An analysis of Twin Cities real estate data for January shows that 2013 is off to a promising start. Researchers at the University of St. Thomas, however, are closely following an unusual quirk in the market: the low number of homes for sale.
Home prices in January 2013 took an expected seasonal dip over the previous month; more importantly, they were up over January 2012, according to the Residential Real Estate Price Report Index, a monthly analysis of the 13-county metro area prepared by the Shenehon Center for Real Estate at St. Thomas’ Opus College of Business.
Each month the center tracks nine housing-market data elements, including the median price for three types of sales: nondistressed or traditional-type sales, foreclosures, and short sales (when a home is sold for less than the outstanding mortgage balance).
Herb Tousley, director of real estate programs at the university, said housing data from January 2013 “continues to exhibit many of the encouraging market trends that have been observed over the past 12 months.”
For January 2013:
- The median price of a traditional (nondistressed) home was $199,900, a decrease of 4.4 percent from December 2012 but up 3.6 percent from January 2012.
- The volume of sales was 2,797. That’s down 20 percent from December 2012 but up 11 percent from January 2012.
- The inventory of homes for sale keeps dropping. In January 2013 there were 11,977 homes for sale, which is 32 percent less than the 17,655 homes available in January 2012.
- The percentage of distressed sales (foreclosure and short sales) was 42.9 percent. That’s historically high, but down from 54.8 percent in January 2012 and 60.9 percent in January 2011.
- St. Thomas’ composite index for January 2013, which uses nine data elements to measure the health of the market, is 9.1 percent higher than January 2012 for traditional sales. For foreclosure sales it is up 13.8 percent and for short sales it is up 6.8 percent.
Tousley said the market is progressing against the backdrop of the unusual shortage of homes for sale. To help track and understand the shortage, the Shenehon Center developed a ratio that compares the number of homes for sale in the Twin Cities to the number of homes sold.
In January 2013 there were only 4.28 homes for sale for every home sold, which is historically very low. In January 2012, the ratio was 6.8 homes for sale for every one sold. “Historically, in a balanced market the ratio typically falls between six and 10 homes for sale for every one sold,” Tousley said. “The good news for sellers is that as we move into the spring market more potential buyers will find a limited number of homes for sale which will put upward pressure on prices.”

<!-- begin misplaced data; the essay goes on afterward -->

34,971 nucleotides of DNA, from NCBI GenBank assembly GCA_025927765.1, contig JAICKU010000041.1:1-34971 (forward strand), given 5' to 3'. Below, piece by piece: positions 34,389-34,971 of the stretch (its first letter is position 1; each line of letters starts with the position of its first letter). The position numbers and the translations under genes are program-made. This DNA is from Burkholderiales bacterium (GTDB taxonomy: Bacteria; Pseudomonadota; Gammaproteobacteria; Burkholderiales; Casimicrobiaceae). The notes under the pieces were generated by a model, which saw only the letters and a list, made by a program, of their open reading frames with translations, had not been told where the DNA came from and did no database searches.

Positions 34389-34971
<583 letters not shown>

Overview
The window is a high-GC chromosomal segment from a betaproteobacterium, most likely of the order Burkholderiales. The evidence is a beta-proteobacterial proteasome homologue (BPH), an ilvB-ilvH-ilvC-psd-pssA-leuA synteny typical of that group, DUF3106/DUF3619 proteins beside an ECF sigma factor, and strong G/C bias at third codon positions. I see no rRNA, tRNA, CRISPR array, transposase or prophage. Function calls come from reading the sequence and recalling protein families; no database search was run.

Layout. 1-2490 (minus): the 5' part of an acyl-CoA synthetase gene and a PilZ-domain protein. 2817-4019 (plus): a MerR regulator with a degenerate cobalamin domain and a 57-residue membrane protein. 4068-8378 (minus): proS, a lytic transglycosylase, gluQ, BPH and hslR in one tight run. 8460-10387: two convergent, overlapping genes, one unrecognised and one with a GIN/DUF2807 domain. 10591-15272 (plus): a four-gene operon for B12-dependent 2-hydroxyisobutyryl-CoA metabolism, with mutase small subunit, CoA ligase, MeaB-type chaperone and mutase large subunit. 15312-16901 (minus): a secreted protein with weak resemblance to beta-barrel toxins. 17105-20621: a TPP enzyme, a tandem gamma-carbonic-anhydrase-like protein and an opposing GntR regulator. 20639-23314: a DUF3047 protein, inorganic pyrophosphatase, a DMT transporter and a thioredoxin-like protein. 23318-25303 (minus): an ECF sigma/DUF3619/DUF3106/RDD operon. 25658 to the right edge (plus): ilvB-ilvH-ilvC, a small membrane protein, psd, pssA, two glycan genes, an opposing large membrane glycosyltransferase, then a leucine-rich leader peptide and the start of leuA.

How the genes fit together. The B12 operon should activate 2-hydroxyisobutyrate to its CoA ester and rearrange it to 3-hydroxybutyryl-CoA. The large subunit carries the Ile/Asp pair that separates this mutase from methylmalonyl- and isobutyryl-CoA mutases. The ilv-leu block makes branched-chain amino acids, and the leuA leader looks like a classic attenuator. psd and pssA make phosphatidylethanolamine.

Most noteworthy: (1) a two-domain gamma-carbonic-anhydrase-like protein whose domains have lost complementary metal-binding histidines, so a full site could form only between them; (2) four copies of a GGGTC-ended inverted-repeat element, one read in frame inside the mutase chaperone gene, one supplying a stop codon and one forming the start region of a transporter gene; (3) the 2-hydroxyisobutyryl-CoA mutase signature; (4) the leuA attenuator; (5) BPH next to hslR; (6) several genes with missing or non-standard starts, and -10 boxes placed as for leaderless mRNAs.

Tousley suggests several reasons for the low ratio: “The fact remains that many homeowners are still underwater (they owe more than their home is worth) or have little equity in their homes; that, along with feelings of general economic uncertainty surrounding the federal government’s tax increases and budget cuts (the “sequester”) has kept many current and potential homeowners on the sidelines.
“Assuming the sequester issue is resolved favorably, housing prices should begin to increase causing homeowners’ equity positions to improve resulting in more sellers deciding to list their homes for sale.
“The low ratio of homes for sale, with increasing numbers of potential buyers, is beginning to positively change the dynamics of the housing market. In an increasing number of areas in the Twin Cities we are starting to see a shift from a buyer’s market to a seller’s market,” he said.
Tousley added that the shortage of homes on the market is creating opportunities for new-home builders, and single-family housing “starts” are showing modest increases compared to a year ago.
More details about the market can be found on the Shenehon Center’s website.
Research for the monthly reports is conducted by Tousley and Dr. Thomas Hamilton, associate professor of real estate at the university. The index is available free via email from Tousley at email@example.com.